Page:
I had the best Christmas at home and at Pure. I was lucky enough to get a new Specialized Crave SL 29 singlespeed from my wife and Pure blessed me with some great new equipment and best of all a brand new naked rack. The week before Christmas I spent time racking the gear and getting everything squared away so I could start building out the infrastructure for the Microsoft SQL Server Reference Architecture (RA) I am aiming to deliver in Q1 CY14. It’s not often one gets the opportunity to start from scratch building out their own pod.
Now that all the Christmas festivities are over at the house and the kids are about to head back to college I’ve been back in the office focused on Stage 2 of getting the infrastructure setup with cabling, switch zoning and software. So far the pod I am building has the following components:
Got a switch zoneset configured from one of the FA-300s,which I have re-purposed as a server, to the FA-420 with Windows Server 2012 R2 and SQL Server 2012. Right now just doing some basic testing using direct attached SSD for a few upcoming demos then I will be switching everything over to boot from SAN.
One of the most important things to ensure you enable on the Windows Server 2012 R2 host is Multipath I/O (MPIO) to ensure you redundant physical connection support to the Pure Storage array. Without MPIO installed using Windows Computer Management/Storage/Disk Management you will see something like below, lots and lots and lots of drives. In my case 32 to be exact, the math [((4 redundant connections) x (2 controllers)) x (4 HBA ports)] = 32.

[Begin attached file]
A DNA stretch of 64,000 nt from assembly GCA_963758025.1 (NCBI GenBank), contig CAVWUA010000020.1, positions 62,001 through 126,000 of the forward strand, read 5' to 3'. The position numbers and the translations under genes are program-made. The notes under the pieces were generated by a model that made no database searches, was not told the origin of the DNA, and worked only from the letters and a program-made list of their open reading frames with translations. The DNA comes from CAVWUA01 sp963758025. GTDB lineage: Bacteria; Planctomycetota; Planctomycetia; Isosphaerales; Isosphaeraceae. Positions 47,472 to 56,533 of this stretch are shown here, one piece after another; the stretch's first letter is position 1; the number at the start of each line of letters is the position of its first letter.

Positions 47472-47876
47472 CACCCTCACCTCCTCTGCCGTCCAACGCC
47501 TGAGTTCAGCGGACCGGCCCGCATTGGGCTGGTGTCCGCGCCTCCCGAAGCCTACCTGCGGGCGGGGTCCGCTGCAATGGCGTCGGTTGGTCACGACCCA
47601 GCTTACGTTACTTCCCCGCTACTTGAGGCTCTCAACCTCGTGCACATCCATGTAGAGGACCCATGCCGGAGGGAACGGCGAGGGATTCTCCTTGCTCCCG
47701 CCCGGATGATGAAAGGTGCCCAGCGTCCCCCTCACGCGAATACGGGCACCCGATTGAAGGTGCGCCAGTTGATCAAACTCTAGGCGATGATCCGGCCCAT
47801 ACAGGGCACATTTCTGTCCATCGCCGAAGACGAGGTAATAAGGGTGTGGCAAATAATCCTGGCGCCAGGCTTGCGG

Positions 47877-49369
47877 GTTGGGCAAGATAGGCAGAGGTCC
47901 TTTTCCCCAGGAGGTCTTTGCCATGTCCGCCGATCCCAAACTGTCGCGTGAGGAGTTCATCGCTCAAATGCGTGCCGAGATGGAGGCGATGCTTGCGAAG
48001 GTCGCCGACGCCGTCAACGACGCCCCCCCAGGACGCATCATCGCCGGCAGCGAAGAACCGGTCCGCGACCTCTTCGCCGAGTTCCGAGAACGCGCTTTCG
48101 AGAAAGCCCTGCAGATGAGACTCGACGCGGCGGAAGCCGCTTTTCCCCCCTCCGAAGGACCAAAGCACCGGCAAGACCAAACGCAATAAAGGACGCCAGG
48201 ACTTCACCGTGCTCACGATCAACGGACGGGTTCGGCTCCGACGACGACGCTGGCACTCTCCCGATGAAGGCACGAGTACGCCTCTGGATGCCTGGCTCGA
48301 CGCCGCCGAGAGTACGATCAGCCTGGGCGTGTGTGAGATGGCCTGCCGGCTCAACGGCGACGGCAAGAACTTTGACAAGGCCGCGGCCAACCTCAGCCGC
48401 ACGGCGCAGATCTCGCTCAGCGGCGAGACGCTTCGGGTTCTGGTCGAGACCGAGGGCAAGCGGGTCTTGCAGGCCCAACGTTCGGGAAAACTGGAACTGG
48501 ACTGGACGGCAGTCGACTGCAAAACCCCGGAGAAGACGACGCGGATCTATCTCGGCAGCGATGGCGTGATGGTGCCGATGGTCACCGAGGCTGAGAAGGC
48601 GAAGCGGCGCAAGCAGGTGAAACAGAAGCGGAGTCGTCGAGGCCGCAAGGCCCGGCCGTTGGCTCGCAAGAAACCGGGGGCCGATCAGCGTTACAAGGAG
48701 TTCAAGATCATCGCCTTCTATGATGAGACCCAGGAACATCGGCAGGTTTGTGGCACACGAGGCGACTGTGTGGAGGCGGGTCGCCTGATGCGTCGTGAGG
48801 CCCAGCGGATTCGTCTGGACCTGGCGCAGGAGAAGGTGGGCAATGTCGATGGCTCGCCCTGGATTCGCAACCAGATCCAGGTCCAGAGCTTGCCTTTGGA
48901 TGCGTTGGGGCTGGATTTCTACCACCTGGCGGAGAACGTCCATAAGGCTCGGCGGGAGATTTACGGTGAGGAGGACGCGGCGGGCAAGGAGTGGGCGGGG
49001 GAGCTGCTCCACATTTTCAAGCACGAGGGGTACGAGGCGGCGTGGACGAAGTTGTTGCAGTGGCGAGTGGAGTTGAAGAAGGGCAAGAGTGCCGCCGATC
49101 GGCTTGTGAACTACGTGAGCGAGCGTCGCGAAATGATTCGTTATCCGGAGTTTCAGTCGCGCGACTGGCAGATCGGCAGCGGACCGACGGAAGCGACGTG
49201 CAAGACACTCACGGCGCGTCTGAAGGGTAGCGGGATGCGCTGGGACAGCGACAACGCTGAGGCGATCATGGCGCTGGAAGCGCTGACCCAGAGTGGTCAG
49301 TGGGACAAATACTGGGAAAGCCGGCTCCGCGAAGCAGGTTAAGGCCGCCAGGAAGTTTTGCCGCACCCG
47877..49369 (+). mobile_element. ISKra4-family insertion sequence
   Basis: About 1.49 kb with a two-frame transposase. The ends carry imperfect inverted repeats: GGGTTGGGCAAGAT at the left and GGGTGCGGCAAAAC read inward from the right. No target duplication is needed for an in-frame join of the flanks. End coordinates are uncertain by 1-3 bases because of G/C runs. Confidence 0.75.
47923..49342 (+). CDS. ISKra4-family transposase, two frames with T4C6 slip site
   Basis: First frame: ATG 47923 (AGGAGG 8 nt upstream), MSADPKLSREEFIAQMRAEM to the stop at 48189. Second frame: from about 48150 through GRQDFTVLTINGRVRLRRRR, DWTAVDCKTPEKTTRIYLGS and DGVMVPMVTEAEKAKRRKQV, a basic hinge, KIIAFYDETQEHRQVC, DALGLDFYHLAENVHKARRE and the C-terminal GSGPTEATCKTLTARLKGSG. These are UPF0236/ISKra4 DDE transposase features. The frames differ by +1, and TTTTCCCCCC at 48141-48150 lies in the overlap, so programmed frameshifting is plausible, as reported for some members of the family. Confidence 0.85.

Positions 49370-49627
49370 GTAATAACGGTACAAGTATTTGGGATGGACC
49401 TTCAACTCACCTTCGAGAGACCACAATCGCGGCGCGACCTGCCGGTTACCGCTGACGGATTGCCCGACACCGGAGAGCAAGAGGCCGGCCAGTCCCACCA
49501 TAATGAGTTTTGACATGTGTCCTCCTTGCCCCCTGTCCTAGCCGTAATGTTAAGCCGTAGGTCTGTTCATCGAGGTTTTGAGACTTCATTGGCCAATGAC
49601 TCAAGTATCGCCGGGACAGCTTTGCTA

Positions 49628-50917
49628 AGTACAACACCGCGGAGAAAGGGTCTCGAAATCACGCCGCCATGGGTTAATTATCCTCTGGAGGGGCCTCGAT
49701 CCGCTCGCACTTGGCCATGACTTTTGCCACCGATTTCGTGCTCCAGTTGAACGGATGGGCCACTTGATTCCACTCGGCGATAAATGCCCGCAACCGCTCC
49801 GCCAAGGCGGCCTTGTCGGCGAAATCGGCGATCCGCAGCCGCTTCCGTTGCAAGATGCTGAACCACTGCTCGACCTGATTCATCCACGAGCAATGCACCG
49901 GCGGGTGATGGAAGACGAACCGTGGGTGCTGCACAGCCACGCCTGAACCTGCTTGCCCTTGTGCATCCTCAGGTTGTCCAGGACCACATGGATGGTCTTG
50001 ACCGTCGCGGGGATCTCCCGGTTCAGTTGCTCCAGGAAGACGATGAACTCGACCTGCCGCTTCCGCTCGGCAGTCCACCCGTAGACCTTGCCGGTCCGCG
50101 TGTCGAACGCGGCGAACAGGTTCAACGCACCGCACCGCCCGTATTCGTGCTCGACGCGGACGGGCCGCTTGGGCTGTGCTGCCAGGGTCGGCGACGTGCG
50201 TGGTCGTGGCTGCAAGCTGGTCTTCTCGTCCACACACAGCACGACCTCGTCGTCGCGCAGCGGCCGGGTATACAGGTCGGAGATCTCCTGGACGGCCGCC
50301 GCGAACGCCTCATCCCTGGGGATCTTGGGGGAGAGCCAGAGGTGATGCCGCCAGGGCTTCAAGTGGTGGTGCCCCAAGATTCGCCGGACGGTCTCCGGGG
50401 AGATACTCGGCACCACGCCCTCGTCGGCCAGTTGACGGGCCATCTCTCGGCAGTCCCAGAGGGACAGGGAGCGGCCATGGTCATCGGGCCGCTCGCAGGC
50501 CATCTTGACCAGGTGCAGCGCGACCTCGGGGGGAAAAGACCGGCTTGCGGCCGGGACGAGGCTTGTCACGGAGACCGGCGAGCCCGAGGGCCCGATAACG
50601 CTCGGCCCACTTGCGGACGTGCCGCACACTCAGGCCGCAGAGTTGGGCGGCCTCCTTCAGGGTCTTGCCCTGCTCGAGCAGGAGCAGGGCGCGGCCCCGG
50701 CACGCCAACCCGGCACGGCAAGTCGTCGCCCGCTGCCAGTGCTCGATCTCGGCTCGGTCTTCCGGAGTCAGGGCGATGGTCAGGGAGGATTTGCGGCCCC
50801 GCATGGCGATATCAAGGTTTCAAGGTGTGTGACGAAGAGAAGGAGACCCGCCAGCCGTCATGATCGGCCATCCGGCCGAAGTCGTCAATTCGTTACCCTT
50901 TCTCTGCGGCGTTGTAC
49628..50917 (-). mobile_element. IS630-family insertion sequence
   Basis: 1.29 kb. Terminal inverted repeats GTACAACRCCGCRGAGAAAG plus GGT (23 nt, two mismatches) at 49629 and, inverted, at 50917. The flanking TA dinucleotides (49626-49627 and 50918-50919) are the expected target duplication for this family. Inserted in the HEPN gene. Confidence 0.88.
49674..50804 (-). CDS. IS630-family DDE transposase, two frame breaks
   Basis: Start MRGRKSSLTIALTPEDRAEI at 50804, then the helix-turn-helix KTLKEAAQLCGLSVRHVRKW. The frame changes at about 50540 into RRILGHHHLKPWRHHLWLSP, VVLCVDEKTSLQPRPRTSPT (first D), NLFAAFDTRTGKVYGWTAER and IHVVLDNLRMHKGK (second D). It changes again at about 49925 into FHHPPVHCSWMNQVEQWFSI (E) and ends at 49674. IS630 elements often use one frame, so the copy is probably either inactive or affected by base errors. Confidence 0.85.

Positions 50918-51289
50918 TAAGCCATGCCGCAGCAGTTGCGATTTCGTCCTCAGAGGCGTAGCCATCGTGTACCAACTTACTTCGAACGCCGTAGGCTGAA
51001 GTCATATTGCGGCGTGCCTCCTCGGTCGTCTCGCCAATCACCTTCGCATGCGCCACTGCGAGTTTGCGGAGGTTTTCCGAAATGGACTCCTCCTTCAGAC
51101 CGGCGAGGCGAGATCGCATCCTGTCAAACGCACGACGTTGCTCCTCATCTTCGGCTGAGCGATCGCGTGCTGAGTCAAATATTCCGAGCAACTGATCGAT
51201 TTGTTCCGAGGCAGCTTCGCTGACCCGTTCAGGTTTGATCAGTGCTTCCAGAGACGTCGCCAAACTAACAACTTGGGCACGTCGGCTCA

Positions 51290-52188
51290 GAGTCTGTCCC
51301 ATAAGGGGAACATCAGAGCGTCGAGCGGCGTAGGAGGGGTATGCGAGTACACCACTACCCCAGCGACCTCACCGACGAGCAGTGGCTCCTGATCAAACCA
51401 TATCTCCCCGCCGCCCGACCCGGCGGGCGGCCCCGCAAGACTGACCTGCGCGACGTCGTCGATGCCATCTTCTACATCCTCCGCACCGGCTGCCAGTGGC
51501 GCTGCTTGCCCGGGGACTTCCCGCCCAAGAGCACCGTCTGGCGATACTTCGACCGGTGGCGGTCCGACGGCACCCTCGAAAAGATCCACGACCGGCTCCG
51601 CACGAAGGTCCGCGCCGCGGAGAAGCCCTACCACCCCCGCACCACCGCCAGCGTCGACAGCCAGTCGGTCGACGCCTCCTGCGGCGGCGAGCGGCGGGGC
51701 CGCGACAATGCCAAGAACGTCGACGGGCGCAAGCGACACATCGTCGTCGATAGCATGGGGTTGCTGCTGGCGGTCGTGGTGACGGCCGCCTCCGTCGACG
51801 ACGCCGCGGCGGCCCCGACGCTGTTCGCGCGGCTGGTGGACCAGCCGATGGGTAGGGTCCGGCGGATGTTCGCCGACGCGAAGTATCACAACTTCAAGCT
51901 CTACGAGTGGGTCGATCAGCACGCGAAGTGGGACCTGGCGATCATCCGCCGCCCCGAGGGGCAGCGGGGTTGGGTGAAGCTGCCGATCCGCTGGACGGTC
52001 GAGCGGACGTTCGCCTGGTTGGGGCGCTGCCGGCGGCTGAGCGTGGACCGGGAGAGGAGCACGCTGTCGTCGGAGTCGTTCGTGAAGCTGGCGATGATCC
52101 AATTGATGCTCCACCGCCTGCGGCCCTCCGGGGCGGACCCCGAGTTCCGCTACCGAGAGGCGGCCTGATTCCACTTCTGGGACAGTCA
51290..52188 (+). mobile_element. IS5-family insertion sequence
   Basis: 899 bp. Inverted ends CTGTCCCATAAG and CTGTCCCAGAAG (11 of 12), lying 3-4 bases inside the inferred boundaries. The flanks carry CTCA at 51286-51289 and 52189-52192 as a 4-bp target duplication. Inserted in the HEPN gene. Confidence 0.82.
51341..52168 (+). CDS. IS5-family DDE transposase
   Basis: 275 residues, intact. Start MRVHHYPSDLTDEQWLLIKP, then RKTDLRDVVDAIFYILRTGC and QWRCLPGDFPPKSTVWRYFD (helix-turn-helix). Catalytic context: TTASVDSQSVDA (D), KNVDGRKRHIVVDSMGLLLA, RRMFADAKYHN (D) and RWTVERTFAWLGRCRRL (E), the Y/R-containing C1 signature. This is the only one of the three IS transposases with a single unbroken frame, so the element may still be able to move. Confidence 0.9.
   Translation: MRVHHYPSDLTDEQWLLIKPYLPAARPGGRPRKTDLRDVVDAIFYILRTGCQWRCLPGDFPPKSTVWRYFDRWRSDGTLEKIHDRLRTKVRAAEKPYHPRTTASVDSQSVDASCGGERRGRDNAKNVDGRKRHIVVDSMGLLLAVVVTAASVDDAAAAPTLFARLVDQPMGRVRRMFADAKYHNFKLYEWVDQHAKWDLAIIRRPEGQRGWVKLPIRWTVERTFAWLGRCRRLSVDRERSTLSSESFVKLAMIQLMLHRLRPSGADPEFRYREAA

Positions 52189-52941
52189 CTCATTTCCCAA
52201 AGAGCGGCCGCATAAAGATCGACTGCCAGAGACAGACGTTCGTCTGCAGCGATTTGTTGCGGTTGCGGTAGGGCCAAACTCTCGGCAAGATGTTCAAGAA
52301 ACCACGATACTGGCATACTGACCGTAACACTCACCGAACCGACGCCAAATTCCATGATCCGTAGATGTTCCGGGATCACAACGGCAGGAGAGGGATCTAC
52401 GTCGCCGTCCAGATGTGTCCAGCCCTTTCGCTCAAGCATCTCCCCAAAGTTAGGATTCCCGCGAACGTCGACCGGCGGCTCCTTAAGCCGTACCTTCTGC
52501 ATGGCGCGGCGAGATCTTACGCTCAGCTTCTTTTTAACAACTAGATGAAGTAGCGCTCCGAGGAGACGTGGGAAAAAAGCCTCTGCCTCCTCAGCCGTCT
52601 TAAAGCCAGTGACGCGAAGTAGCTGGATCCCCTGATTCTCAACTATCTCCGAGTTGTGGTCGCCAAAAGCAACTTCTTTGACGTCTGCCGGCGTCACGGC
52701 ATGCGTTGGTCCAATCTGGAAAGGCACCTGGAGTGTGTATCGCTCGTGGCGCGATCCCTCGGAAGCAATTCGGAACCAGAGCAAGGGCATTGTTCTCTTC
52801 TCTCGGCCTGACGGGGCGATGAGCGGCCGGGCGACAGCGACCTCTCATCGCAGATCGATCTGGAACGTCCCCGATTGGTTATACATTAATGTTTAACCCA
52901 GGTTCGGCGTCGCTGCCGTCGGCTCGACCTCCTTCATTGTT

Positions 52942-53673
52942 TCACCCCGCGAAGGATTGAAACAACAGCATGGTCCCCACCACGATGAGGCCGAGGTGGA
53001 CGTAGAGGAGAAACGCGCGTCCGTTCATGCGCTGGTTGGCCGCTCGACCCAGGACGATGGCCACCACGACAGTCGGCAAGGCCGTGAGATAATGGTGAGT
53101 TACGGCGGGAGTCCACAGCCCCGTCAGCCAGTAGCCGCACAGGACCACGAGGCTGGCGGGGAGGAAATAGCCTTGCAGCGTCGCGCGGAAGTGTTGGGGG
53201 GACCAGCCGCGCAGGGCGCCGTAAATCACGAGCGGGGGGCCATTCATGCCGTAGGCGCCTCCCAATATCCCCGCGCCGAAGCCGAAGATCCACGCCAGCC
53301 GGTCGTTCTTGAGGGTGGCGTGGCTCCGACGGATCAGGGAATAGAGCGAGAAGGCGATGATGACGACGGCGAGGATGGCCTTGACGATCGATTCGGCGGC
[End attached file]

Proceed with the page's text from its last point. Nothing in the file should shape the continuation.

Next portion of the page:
We work with the out-of-the-box Microsoft Device Specific Module (DSM) so you just need to make sure that the MPIO feature is added to Windows and then make sure that the PURE FlashArray is listed in the MPIO Properties. To add MPIO to Windows Server you can use one line of PowerShell:
Add-WindowsFeature -Name Multipath-IO
Once MPIO is installed one more line of PowerShell to check that the PURE FlashArray is listed:
I haven’t made any tweaks to the MPIO settings but just got the basics working, I’ll discuss changing some of the MPIO settings in a future post. For now to check what the current defaults are for MPIO use:
Once MPIO is installed performing a rescan using Windows Computer Management/Storage/Disk Management will result in a single disk with redundant paths.
Time to get back to work on configuring MPIO specifics, migrating my SQL Server database to the Pure Storage LUN and working on some PowerShell to take snapshots and create new hosts to mount those snapshots. Or do I go hit the trails for a bit on my new ride? Hmmm……